Emerging Countries Still Lacking in IT Compliance

Emerging markets at the forefront of technology, yet still lacking in IT compliance

Until just a short time ago it seemed inappropriate to invest in Information Technology (IT), yet alone operate IT teams and systems in emerging markets such as Africa, China, Brazil or even the United Arab Emirates (UAE).  In fact, it was deemed by governing bodies to be too risky and financially reckless. Instead we now look at these high-end emerging markets and their growth (especially in IT), as the so called new frontier – with their ability to successfully and efficiently implement and use technology to their advantage, as well as setup functioning IT teams and systems. IT compliance on the other hand is another debate.

Entering or operating still a challenge

Although not deemed risky, entering and operating IT compliance departments in these emerging markets is challenging, especially when there is a prerequisite to invest in human or machine technological abilities, or to enter the market as a third-party technology entity (who would need to rely on internal and even external IT teams and systems to operate.) One would expect there to be an adherence to processes and enforcement of IT compliance, for now and future successes.

When we look at the attitude of compliance in emerging markets – every country faces different sentiments, ranging from complete disregard or passiveness towards compliance, to the lack of understanding of the impact of non-compliance. Presently, IT and technology in general, play a key role in the following factors for emerging countries:

  • enhancing infrastructures
  • leading business development
  • growing economies
  • socioeconomic status of people

Without IT compliance there will be lack of conformity to specifications, policies, procedures and standards as a whole. There will be no goals for IT departments to aspire to, and no effort taken by personnel to abide by them.

UAE – still at the forefront of technology

The UAE, considered by the rest of the world to be a rapidly emerging market and considered to be at the forefront of technology, may lack in IT compliance, but is strongly encouraged by a governing body named NESA, The National Electronic Security Authority (tasked with protecting the country’s critical information infrastructure and improving national cyber security overall) to adopt, apply,  and/or begin transitioning standards set by them. This is a positive step towards the introduction – and for the near future, enforcing and applying IT compliance.

Despite the lack IT compliance, it has been possible for the UAE to invest in and execute cutting edge technology, to support infrastructure, such as motorway toll gates, automated passport controls, and an Airport automated smartgate system, to name but a few.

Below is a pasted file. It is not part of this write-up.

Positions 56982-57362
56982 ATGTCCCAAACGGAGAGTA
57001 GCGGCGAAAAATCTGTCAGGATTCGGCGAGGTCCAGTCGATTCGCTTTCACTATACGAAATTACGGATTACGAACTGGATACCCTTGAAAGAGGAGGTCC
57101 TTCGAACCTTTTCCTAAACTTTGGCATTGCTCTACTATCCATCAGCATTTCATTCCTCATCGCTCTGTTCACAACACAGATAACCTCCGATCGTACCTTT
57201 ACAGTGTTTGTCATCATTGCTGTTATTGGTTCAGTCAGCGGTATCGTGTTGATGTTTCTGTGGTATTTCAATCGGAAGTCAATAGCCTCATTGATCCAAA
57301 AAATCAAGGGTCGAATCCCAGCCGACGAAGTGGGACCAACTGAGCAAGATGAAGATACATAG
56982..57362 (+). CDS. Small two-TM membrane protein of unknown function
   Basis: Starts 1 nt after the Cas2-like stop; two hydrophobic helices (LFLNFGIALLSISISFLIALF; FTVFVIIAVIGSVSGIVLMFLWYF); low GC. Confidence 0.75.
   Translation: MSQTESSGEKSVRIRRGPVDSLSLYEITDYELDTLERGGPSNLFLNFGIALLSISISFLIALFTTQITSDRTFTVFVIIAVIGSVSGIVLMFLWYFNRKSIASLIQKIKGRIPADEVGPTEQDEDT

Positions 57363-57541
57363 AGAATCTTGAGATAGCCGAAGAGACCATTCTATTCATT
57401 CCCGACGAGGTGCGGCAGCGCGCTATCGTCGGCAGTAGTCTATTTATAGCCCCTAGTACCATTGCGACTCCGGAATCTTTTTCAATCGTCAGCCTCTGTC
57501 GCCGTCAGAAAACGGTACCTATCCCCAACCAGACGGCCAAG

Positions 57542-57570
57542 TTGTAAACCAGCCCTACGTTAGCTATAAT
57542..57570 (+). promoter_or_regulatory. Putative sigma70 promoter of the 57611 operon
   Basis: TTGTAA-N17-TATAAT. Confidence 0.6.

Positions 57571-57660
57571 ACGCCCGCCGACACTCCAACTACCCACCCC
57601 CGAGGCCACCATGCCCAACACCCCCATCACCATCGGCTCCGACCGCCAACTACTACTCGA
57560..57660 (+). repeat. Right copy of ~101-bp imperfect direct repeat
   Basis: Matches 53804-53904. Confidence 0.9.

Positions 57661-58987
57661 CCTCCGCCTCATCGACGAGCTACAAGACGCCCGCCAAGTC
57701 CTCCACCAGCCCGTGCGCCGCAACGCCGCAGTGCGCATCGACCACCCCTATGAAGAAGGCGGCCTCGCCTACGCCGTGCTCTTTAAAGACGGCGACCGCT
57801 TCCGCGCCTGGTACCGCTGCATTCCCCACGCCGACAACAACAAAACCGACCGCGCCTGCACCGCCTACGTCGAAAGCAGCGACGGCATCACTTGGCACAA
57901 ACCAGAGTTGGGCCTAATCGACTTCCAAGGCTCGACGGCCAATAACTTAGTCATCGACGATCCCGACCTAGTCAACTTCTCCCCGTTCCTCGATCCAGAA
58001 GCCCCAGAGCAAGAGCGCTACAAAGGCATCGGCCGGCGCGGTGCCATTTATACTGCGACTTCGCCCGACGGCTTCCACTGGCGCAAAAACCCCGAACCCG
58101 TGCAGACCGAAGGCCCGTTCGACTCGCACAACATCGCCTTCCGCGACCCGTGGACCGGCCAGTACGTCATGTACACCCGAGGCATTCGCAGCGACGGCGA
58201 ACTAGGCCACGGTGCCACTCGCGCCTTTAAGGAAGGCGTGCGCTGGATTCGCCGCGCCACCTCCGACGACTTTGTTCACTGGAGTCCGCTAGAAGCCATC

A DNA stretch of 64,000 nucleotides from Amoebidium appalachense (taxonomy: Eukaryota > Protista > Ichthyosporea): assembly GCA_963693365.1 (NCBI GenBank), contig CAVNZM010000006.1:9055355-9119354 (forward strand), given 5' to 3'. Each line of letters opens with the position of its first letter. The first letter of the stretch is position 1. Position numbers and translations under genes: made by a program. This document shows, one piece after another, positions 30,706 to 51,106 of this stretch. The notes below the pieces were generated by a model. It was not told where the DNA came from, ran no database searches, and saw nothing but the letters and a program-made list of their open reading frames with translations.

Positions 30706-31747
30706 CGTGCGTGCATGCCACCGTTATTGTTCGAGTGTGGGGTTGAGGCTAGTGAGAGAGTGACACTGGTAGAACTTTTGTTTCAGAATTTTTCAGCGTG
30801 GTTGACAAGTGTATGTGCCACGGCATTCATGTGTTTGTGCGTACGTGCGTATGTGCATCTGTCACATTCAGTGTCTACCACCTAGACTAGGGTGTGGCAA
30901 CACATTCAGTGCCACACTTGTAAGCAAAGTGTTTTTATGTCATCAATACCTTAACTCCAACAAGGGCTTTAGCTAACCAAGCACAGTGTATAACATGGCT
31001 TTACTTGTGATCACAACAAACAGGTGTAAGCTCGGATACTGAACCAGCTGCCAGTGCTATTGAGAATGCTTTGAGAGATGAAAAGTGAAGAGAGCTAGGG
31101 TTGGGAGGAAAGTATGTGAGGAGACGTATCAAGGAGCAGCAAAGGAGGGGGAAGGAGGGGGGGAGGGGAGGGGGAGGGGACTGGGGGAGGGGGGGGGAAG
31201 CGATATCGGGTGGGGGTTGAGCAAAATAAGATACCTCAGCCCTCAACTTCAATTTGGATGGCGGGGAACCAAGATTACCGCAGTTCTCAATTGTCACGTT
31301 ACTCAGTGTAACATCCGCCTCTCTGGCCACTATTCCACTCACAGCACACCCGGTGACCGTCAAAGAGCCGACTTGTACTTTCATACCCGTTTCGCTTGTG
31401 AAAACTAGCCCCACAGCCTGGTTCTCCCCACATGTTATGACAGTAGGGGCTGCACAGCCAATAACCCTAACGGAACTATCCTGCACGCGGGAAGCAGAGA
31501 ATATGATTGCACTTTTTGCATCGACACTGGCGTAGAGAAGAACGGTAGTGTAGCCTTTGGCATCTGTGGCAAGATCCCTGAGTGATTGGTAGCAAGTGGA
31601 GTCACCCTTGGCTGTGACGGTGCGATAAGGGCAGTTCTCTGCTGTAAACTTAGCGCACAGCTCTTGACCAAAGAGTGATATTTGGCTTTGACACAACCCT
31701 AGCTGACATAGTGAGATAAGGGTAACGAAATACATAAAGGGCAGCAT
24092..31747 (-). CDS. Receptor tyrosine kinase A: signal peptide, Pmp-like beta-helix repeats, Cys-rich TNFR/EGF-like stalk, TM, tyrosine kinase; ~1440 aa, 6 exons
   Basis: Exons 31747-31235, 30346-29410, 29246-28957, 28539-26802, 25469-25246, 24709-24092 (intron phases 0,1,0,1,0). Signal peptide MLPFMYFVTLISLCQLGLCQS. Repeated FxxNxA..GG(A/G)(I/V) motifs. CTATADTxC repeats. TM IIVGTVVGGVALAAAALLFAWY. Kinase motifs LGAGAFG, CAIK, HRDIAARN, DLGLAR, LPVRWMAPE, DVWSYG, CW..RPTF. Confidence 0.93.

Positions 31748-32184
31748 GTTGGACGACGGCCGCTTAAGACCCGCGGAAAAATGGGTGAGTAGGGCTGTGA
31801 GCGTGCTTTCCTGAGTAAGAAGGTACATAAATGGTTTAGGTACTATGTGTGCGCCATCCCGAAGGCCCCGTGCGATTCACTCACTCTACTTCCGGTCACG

For such complex systems and the need for regulation, Global Shield IS undertakes compliance reviews, advising and training entities about IT compliance, and the advantages thereof. It would be interesting to see where the future of IT compliance leads an emerging market entity such as the UAE.

About our services – https://globalshieldis.com/services/

Christmas Cheer Brings Credit Fraud Fear


The holidays are a time to celebrate with friends and family.  Unfortunately, the holidays are also a time when online thieves try everything within their power to steal your identity and use it for their own desires.   With the advancement of computing power, it is becoming easier for hackers to successfully conduct a data breach of any magnitude.

Follow these simple steps to avoid your credit card information being stolen:

  • Don’t make any purchases from community or shared Wi-Fi hotspots.  For example, don’t go shopping online while visiting your favorite coffee shop or fast food restaurant.
  • Never respond to any e-mails asking for your personal information.  If you need to provide information to a legitimate company, call them.
  • Turn on your browser’s pop-up blocker.  This will avoid those pesky ads that might try tricking you into providing additional information about yourself.
  • Always make sure the website you are shopping on or providing your credit card information to is secure.  Usually your web browser will display a padlock icon before the website address.  In addition, most online secure links will start with https://.
  • Always review your credit card and bank statements, weekly if possible, to check for any unusual activity.

If you feel like your information has been compromised, immediately call your credit card company or bank.   In addition, request a credit report from one of the three major credit bureaus available.   AnnualCreditReport.com provides a free credit report once a year.

And as always, enjoy the holidays with your loved ones!